The morphological diversity among neurons is enormous and critical to their function, yet many gaps in our knowledge remain concerning how this diversity is genetically encoded. As with vertebrate motor neurons, the motor neurons of Drosophila melanogaster establish highly specific synapses on the correct muscle fibers in the appendages and also elaborate highly stereotyped dendritic arbors in the central nervous system (CNS). In the previous funding period, we characterized the individual progeny and transcription factor codes that govern neuronal identities for one of the largest neuroblast lineages that give rise to motor neurons and neuropil glia. We further described the role of Ig domain family members in establishing certain aspects of motor neuron identities. Live imaging provided unprecedented access to the relevant stages of motor neuron maturation during pupal stages. In the coming funding period we will extend these findings to understand how transcription factors in post- mitotic neurons regulate their target genes. We will carry out a series of whole genome and single cell studies to obtain this information on a genome-wide scale. Finally, we will analyze additional members of the Ig domain superfamily to assess what other roles, besides axon targeting, they play in motor neuron morphology during development.

Public Health Relevance

Genetic and molecular approaches in the fruit fly, Drosophila melanogaster, will be used to dissect the complex problem of how neurons obtain their unique identities. By focusing on a set of motor neurons used for walking in the adult fly, the goal is to gain insights into how neurons achieve their exquisite synaptic specificities and dendritic architectures, and how perturbations to these morphologies affects coordinated leg movements, such as walking by adult flies.

Agency
National Institute of Health (NIH)
Institute
National Institute of Neurological Disorders and Stroke (NINDS)
Type
Research Project (R01)
Project #
2R01NS070644-11
Application #
9971790
Study Section
Development - 2 Study Section (DEV2)
Program Officer
Lavaute, Timothy M
Project Start
2010-04-01
Project End
2025-02-28
Budget Start
2020-06-01
Budget End
2021-02-28
Support Year
11
Fiscal Year
2020
Total Cost
Indirect Cost
Name
Columbia University (N.Y.)
Department
Biochemistry
Type
Schools of Medicine
DUNS #
621889815
City
New York
State
NY
Country
United States
Zip Code
10032
Enriquez, Jonathan; Rio, Laura Quintana; Blazeski, Richard et al. (2018) Differing Strategies Despite Shared Lineages of Motor Neurons and Glia to Achieve Robust Development of an Adult Neuropil in Drosophila. Neuron 97:538-554.e5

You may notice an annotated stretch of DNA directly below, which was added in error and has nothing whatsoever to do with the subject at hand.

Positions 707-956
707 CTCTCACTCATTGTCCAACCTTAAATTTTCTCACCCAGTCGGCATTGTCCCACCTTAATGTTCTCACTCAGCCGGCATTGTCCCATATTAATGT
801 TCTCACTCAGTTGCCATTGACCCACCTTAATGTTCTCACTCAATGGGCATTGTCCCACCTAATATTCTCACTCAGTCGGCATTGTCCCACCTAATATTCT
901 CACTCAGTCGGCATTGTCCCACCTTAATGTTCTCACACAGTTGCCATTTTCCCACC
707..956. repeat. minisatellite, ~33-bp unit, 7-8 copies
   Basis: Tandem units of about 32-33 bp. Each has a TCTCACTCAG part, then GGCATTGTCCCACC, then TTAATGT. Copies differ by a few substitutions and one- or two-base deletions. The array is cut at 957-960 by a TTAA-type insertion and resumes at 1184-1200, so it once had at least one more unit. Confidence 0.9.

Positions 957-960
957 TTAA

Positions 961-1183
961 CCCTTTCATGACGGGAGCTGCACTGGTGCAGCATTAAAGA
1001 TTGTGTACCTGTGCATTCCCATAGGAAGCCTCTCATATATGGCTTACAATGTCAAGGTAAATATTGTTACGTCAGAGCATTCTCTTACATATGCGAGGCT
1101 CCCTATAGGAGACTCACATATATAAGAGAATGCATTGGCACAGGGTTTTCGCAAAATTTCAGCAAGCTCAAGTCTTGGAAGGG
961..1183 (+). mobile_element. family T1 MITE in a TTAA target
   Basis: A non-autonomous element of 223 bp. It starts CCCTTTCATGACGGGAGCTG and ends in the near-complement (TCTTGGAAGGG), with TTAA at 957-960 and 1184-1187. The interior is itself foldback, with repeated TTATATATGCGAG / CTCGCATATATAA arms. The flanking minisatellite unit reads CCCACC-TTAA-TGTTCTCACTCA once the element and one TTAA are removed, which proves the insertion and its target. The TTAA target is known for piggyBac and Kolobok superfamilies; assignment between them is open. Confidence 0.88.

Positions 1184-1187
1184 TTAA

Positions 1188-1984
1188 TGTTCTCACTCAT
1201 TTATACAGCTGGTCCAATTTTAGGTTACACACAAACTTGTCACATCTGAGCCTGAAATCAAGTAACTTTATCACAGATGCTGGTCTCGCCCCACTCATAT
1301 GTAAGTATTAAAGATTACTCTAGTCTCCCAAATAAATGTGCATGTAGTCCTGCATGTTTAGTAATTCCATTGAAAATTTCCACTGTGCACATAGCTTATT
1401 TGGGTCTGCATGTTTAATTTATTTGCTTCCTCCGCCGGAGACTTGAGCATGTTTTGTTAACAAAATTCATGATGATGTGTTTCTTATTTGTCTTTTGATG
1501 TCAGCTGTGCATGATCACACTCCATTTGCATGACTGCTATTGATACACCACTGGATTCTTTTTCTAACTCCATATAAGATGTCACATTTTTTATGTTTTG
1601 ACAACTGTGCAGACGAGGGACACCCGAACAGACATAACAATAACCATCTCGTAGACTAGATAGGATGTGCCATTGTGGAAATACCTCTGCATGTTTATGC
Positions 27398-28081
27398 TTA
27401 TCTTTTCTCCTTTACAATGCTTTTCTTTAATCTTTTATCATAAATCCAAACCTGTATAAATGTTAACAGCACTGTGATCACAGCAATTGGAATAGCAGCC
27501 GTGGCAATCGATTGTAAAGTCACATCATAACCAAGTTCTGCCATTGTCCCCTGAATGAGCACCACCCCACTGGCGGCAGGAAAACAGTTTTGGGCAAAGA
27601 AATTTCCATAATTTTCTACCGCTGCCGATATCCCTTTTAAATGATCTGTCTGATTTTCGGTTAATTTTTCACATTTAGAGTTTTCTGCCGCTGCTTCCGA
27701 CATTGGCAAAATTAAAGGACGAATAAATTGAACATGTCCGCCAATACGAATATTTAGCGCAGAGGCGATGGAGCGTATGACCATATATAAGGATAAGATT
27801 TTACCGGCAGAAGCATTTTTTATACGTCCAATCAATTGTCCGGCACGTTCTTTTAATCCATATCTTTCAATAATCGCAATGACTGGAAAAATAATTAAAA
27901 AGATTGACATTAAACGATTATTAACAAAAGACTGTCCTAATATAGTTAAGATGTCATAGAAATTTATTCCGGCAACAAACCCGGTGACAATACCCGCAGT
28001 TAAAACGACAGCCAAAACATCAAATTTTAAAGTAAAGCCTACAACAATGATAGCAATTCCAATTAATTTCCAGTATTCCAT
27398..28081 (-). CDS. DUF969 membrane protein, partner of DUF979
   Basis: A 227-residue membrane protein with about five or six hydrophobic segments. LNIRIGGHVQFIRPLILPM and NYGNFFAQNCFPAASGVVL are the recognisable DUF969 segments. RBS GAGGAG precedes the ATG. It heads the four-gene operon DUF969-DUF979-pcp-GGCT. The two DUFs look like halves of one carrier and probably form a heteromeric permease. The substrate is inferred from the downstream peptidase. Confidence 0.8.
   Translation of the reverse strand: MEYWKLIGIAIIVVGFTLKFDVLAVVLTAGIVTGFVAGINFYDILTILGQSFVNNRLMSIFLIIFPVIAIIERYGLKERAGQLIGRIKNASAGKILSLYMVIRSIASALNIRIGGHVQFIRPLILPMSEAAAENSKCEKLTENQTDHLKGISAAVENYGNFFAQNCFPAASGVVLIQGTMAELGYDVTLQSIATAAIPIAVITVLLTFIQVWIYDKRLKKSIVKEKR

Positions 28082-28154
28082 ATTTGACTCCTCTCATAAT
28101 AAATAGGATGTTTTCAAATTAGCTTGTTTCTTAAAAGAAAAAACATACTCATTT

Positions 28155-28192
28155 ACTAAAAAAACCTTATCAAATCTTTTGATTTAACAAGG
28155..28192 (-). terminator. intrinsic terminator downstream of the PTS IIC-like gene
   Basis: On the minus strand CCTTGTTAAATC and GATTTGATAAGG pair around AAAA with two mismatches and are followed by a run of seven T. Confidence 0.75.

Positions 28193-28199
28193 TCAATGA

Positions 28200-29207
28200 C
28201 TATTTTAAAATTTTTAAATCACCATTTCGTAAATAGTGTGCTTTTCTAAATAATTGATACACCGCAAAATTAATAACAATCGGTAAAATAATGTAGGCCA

Mann, Richard S; Howard, Clare E (2016) The Importance of Timing. Cell 164:347-8
Bouchard, Matthew B; Voleti, Venkatakaushik; Mendes, César S et al. (2015) Swept confocally-aligned planar excitation (SCAPE) microscopy for high speed volumetric imaging of behaving organisms. Nat Photonics 9:113-119
Enriquez, Jonathan; Venkatasubramanian, Lalanti; Baek, Myungin et al. (2015) Specification of individual adult motor neuron morphologies by combinatorial transcription factor codes. Neuron 86:955-970
Mendes, César S; Bartos, Imre; Márka, Zsuzsanna et al. (2015) Quantification of gait parameters in freely walking rodents. BMC Biol 13:50
Mann, Richard S (2014) Neuroscience. The Michael Jackson fly. Science 344:48-9
Mendes, César S; Rajendren, Soumya V; Bartos, Imre et al. (2014) Kinematic responses to changes in walking orientation and gravitational load in Drosophila melanogaster. PLoS One 9:e109204
Zhang, Feifan; Bhattacharya, Abhishek; Nelson, Jessica C et al. (2014) The LIM and POU homeobox genes ttx-3 and unc-86 act as terminal selectors in distinct cholinergic and serotonergic neuron types. Development 141:422-35
Baek, Myungin; Enriquez, Jonathan; Mann, Richard S (2013) Dual role for Hox genes and Hox co-factors in conferring leg motoneuron survival and identity in Drosophila. Development 140:2027-38
Doitsidou, Maria; Flames, Nuria; Topalidou, Irini et al. (2013) A combinatorial regulatory signature controls terminal differentiation of the dopaminergic nervous system in C. elegans. Genes Dev 27:1391-405

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